Millions of gallons of oil released following the Deepwater Horizon explosion on April 20, 2010 have settled at the bottom of the Gulf of Mexico, covering at least 1,250 square miles — an area nearly the size of Rhode Island. That is the conclusion of a new study led by University of California researcher David Valentine and published Monday in the Proceedings of the National Academy of Sciences.
As a result of the explosion and subsequent leak, nearly five million barrels of crude oil gushed into the sea. About one million barrels were recovered, and another two million floated to the sea surface, says Valentine. That left another two million barrels, or about 84 million gallons, which was believed to be trapped in the Gulf's deep water currents, the oil breaking into discrete particles too small to float to the surface.
"This is a phenomenon that had been theorized before, but this really came to the forefront during this event," Valentine told VICE News.
Those tiny bits of oil, through a process that's still unknown, clumped together into bits that were more dense than water and fell to the seafloor, Valentine said, accumulating in a pattern that forms a giant "bathtub ring" on the ocean floor.
Using federal data from the Natural Resource Damage Assessment Process, Valentine and his colleagues mapped out concentrations of hopane, a chemical component of crude oil that does not degrade over time, in sediment cores taken around the well. They found that the top half-inch of sediment contained hopane concentrations up to thousands of times higher than concentrations found from long-term natural build up, enough to account for up to 31 percent of the two million missing barrels.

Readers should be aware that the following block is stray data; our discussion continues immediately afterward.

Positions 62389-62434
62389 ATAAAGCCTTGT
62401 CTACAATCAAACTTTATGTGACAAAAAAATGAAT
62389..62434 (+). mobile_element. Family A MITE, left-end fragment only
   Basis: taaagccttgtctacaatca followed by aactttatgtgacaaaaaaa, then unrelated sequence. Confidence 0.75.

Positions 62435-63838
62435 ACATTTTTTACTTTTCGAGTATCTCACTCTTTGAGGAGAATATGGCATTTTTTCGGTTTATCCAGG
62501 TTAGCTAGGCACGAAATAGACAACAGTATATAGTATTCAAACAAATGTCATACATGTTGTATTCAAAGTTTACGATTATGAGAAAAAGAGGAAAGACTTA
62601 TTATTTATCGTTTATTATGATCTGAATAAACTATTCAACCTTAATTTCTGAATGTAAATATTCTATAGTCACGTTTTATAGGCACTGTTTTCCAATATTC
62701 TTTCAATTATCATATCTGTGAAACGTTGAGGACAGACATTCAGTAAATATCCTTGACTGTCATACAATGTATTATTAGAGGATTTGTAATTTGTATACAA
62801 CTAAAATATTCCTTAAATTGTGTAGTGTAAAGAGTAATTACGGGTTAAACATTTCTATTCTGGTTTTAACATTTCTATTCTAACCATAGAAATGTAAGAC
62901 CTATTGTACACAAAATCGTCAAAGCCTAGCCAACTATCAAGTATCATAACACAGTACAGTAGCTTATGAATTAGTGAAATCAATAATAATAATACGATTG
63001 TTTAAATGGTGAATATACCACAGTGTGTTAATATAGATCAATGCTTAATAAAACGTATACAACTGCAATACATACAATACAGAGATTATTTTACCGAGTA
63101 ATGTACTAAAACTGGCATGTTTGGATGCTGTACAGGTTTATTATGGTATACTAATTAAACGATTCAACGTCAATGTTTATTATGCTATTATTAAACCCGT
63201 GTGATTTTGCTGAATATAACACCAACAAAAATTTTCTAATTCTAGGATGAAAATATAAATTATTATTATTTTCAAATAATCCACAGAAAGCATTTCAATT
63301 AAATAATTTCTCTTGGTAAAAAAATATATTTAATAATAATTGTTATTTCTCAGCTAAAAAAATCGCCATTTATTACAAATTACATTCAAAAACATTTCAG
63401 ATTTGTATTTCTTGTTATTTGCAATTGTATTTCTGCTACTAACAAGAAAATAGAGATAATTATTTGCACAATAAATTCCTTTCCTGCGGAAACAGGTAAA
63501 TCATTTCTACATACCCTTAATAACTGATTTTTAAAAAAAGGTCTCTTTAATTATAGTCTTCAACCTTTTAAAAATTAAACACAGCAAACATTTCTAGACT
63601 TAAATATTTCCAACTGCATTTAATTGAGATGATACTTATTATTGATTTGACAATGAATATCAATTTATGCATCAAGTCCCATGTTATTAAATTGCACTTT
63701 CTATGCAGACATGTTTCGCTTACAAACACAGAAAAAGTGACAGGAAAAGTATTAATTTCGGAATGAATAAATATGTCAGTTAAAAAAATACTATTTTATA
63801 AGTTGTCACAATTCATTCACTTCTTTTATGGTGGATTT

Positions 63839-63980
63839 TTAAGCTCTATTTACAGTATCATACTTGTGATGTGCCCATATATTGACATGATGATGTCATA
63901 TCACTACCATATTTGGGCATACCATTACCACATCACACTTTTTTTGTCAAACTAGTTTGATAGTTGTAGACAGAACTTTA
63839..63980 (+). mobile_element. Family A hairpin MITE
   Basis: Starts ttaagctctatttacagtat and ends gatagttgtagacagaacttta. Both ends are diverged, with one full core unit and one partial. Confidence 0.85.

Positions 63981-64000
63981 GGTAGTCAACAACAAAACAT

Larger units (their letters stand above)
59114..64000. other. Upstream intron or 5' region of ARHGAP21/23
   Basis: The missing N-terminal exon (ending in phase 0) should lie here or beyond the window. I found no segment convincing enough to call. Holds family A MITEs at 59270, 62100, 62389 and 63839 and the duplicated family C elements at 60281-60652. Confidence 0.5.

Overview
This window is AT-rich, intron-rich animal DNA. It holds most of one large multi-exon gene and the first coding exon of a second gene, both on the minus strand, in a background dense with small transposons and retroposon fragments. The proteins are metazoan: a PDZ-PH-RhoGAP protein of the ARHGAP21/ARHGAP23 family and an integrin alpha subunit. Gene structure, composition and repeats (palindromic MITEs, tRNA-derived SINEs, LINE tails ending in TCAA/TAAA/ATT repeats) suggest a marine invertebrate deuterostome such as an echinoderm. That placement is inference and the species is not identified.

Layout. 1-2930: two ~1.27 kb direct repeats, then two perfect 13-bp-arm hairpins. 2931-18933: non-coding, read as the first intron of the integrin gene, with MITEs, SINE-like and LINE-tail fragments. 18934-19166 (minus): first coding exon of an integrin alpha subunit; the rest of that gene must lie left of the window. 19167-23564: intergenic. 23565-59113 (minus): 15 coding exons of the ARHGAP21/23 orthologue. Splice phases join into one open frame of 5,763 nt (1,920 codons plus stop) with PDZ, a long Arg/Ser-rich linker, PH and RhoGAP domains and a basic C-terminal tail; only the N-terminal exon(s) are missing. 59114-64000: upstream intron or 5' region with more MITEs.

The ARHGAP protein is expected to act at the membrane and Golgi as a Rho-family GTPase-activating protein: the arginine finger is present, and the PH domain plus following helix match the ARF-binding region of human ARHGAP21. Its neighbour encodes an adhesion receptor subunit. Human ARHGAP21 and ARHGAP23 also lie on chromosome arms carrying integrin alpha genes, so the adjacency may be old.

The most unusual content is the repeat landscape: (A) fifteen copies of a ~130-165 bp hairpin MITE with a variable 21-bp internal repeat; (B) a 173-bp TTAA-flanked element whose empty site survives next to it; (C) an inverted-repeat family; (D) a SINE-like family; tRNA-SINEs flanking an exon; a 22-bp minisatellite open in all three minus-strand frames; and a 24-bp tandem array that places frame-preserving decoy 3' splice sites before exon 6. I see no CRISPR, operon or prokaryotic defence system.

More of it, Valentine said, is likely spread out in a similar pattern, with decreasing concentrations, beyond the area his team investigated.
"It's undoubtedly there," Valentine told VICE News. "There's no invisible wall that separates the area that we studied from the area outside it."
Most of the oil concentrated at depths of about 4,000 to 5,000 feet, or just under a mile below the sea surface. At those depths, the water is full of "ocean snow," small particles that drift downward and provide food for deep-sea creatures, said Erik Cordes, a Temple University biologist who has studied corals in the wake of the Deepwater Horizon disaster. The Gulf of Mexico contains hundreds of miles of coral reefs, including the most extensive living reef in the United States.
'It all basically points right back to the Deepwater Horizon as the source.'
The scattered, rainfall-like pattern identified by Valentine and his team is consistent with the damage previously seen to corals in the Gulf, Cordes said. Some corals were hit by only a small amount of oil and are largely recovering, while others were covered in the stuff.
"The ones that were really heavily impacted, their health has continued to decline," Cordes told VICE News. "Branches are falling off. They're really not doing well."
Coral is a "foundation species" in the Gulf, Cordes said, providing shelter for small fish and sea stars that then provide a basis for the larger ecosystem. Some bottom-dwelling creatures, like red crabs, have been found with oil on and inside of their bodies, a danger to other species that feed on them.
"That'll just work its way through the food chain for sure," Cordes told VICE News.
BP has disputed the results of the study, saying the researchers failed to undertake a chemical analysis that proved the oil found in the sediment came from the Macondo Well. In an email to the Associated Press, BP spokesperson Jason Ryan said the authors' methods led them to "grossly overstate" the level of oil from the well.
Valentine said such a chemical analyses isn't necessary to draw a link to the BP spill. The location of the concentrations, the significantly higher concentrations in only the top layer of the sediment, and other factors make it clear the oil came from the spill, he said.
"It's really a very clear signal," Valentine told VICE News. "We go through the arguments in the paper. It all basically points right back to the Deepwater Horizon as the source."
Follow Laura Dattaro on Twitter: @ldattaro